Backgrounder: The AP and Quota Populism

June 18, 2016

For the use of the membership only (619 words).

by Craig Ladwig

The Associated Press last week sent out an analysis under the headline “Indiana Minorities Don’t Have Proportional Representation.” The editors there imagine they are doing readers a service by alerting them to the supposed bigotry of the democratic process.

The AP suggests that it is in itself bad that Latinos make up almost 7 percent of the state’s population but less than 1 percent of the Legislature. Our nine-member U.S. House delegation, it is noted, includes no Latinos and only one African-American. The implication is that racism is to blame, that something must be done.

Maybe so. The AP’s view is indeed tempting; Indiana would be a better place if harmony were only a matter of keeping ethnic proportions exact. But what if race is incidental to, say, incumbency. And is it possible that certain individual Latinos would prefer to be represented by Anglos with whom they politically agree rather than Latinos with whom they disagree?

If it were up to me, for instance, I would trade Sen. Dan Coats, although sharing my pioneer German heritage, with Ayaan Hirsi Ali, the women’s advocate and Somali emigrant. Or with Thomas Sowell, the economist, who grew up in a single-parent home in Harlem and didn’t learn that “blond” was a hair color until he joined the U.S. Marines.

In any case, it has been tried before. When the last of the European monarchies collapsed at the beginning of the 20th century the notion of ethnic peoples having a right to nationality — or at least proportional representation — swept the continent.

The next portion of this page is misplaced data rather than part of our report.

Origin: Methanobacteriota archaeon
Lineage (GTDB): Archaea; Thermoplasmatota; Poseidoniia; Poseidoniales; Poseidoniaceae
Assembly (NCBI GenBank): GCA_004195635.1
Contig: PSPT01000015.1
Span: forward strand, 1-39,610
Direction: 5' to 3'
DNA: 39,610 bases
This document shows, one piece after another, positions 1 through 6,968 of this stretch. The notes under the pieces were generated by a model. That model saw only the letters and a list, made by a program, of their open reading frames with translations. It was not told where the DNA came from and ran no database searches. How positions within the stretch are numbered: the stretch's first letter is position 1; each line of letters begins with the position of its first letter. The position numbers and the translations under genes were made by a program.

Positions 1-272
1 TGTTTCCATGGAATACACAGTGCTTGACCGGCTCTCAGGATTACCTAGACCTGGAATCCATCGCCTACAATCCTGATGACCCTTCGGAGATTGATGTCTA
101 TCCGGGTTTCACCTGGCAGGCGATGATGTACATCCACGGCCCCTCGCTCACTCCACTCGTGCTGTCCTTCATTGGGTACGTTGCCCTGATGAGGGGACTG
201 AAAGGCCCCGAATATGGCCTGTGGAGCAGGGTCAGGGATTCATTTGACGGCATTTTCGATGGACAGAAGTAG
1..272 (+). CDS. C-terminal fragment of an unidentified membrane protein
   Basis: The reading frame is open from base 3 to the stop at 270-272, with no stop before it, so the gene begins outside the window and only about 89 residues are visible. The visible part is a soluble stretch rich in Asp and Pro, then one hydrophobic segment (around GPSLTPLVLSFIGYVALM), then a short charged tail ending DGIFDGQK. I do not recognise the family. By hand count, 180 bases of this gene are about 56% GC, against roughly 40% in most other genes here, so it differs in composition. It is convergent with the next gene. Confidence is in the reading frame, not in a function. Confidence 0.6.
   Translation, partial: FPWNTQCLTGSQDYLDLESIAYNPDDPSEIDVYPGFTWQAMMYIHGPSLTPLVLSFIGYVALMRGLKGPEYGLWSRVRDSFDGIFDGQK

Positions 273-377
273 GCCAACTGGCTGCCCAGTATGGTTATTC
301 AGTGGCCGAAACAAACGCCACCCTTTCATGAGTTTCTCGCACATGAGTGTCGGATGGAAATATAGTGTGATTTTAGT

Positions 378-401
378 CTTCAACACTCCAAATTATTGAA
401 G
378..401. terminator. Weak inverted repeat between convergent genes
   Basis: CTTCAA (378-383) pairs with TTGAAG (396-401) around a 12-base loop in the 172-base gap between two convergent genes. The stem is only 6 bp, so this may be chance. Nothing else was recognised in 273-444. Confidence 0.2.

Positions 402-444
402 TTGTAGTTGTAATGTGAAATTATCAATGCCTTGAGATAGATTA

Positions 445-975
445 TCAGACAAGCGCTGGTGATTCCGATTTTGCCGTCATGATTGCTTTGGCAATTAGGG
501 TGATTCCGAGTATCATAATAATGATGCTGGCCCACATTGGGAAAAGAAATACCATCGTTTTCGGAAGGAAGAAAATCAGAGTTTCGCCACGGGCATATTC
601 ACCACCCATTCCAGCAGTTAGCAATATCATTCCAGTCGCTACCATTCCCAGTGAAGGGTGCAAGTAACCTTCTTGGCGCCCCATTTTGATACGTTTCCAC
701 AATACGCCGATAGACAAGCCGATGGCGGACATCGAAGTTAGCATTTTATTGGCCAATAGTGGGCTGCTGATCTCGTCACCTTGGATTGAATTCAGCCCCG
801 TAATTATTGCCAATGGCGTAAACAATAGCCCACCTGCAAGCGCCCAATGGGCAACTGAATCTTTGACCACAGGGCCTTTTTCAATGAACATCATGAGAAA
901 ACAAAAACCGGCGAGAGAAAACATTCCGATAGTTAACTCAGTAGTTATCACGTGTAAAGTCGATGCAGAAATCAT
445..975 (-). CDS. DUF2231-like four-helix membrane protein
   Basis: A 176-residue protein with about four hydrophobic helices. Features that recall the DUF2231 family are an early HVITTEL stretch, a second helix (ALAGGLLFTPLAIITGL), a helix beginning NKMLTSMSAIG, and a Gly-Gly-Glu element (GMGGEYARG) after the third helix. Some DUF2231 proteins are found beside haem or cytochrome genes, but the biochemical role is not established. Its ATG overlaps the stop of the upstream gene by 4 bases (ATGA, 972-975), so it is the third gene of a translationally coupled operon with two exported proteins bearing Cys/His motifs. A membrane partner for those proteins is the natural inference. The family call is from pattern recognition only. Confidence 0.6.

Previously, kings, who alone enjoyed individual rights, exchanged ethnic peoples as property. If a monarch felt deprived of possessions in one part of Europe, to keep the peace he might be given lands elsewhere regardless of the nationality, language or culture of the inhabitants, all carefully counted in the Associated Press manner. The practice was called, dismally enough, a “transference of souls,” an early attempt at redistricting.

The next set of European rulers, dictatorial ones riding populist waves, demanded change. German borders had to be expanded to encompass all German-speaking peoples (the völkisch movement), Italian borders to encompass all Italian-speaking peoples (the fascia movement), and so forth across the continent.

The foreign-policy term for this, coined by Benito Mussolini, was “irredentism.” It meant the union of an entire ethnic group under one state, which came to be understood as the need to adjust borders by force of war and — to our point here — to impose ethnic-based laws for voting, citizenship, etc.

The resulting nationalism driven by the engines of race and class produced two world wars. The first cost 30 million lives, the second 50 million, and since then 150 “minor” wars have added 30 million.

The historian Paul Johnson reminds us that the Versailles Treaty, the most high-minded of the attempts to embody the principles of ethnic self-determination, created more, not less, minorities — and much angrier ones with more genuine grievances.

England and North America, exceptionally, developed an alternative system for replacing both monarchs and dictators, a set of rights slowly refined over eight centuries that turned government on its head.

It counts an individual citizen not by skin pigment or ethnic origin but as resolutely free, answerable to no king or governor above the common law. Magna Carta, Declaration of Independence, constitutional republic — they have proved marvels of peace and prosperity.

It is hoped that the Associate Press, influential though it may be, will fail to convince Hoosiers that an idealized, impossible, quota-based, numerical democracy is preferable.

— Craig Ladwig


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